In a CDMA communications system, all of the base stations in communication with a mobile unit send Up/Down power command to the mobile station. The mobile station employs OR of down power control logic, reducing transmit power, if any, one of the base stations command reduced power. In order to process the power control commands, the mobile station must have a demodulator finger assigned to the commanding base station and a power control combiner to process the power control command signals. In an exemplary embodiment, a receiver architecture supports three power control combiners and four demodulator fingers. In such an embodiment of receiver architecture, the cell diversity can only be preserved to three cells. In other words, the cell diversity is limited by the number of power control combiners the architecture supports because there is no purpose in preserving cell diversity to more than the number of available power control combiners. If all the four demodulator fingers are assigned signal paths from different cells, one must be eliminated because power control commands cannot be combined from all four cells with only three power control combiners.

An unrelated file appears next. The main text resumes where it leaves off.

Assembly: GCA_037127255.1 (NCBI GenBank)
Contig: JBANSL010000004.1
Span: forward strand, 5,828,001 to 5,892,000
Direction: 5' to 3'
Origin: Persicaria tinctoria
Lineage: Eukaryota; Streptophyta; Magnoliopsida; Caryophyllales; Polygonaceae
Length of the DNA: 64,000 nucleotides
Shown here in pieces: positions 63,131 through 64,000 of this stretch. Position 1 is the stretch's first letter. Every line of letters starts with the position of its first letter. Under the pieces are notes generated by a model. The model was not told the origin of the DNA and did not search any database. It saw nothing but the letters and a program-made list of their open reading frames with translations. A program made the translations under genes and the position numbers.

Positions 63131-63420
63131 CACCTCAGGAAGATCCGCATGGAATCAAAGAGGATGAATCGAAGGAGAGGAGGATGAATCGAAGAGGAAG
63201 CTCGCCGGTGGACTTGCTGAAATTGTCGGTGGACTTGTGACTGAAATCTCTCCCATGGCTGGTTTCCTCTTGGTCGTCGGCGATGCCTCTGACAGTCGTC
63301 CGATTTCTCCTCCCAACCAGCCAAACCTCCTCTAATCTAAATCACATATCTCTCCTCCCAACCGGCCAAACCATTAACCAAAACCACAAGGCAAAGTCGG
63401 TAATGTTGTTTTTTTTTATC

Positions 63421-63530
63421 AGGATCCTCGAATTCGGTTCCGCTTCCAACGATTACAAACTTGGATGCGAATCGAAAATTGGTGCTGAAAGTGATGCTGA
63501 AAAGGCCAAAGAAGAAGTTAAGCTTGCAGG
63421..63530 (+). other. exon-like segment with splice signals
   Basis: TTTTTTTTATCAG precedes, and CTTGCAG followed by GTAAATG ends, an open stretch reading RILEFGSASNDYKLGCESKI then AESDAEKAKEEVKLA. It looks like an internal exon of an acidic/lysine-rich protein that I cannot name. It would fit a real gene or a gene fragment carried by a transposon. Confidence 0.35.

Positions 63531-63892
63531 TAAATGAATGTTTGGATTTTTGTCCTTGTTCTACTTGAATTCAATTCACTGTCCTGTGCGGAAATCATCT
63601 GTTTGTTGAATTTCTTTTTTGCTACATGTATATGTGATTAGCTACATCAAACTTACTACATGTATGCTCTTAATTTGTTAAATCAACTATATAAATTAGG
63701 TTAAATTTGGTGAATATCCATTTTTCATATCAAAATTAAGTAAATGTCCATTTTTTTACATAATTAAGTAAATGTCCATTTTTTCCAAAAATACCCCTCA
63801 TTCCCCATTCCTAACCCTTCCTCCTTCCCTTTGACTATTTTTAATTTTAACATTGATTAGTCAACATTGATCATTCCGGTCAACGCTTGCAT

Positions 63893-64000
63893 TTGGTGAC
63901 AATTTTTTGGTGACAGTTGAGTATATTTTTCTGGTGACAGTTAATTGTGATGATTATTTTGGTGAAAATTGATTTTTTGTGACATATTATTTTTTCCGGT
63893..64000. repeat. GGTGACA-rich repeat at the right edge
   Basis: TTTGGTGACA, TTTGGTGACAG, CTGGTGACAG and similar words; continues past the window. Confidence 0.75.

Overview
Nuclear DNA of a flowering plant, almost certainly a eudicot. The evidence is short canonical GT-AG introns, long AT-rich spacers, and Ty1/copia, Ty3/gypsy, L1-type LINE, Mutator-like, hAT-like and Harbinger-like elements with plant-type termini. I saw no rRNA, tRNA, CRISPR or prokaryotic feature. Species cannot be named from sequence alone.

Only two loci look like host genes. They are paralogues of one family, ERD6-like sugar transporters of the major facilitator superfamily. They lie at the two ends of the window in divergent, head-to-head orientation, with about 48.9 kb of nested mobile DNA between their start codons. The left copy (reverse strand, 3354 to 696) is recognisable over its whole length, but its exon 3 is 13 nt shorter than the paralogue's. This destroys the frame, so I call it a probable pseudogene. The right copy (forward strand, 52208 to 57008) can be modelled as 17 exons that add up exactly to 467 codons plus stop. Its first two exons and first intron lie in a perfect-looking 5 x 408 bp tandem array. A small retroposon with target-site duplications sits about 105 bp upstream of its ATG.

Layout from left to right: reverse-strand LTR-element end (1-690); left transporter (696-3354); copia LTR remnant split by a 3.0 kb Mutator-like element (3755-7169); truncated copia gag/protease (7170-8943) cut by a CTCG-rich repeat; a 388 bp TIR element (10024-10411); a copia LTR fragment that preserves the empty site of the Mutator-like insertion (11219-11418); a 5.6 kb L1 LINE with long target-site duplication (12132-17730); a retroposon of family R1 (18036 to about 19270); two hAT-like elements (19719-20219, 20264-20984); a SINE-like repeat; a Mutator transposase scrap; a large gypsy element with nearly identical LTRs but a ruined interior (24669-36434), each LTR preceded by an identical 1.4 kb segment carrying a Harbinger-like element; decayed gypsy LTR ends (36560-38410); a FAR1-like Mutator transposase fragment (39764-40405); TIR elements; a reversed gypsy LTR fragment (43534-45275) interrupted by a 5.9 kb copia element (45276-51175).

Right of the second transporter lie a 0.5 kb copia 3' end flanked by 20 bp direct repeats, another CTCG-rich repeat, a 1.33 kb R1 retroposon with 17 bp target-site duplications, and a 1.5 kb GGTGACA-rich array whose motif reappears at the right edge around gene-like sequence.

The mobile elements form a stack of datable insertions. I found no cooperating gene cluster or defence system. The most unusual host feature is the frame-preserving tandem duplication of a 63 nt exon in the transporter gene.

If the number of assigned cells is not greater than the number of power control combiners, control flow proceeds to step 426 ending the process. If the number of assigned cells is greater than the number of power control combiners, control flow proceeds to step 424.
In step 424, the weakest signal assigned to a demodulator finger is identified and control flow proceeds to step 418 where the signal path is de-assigned.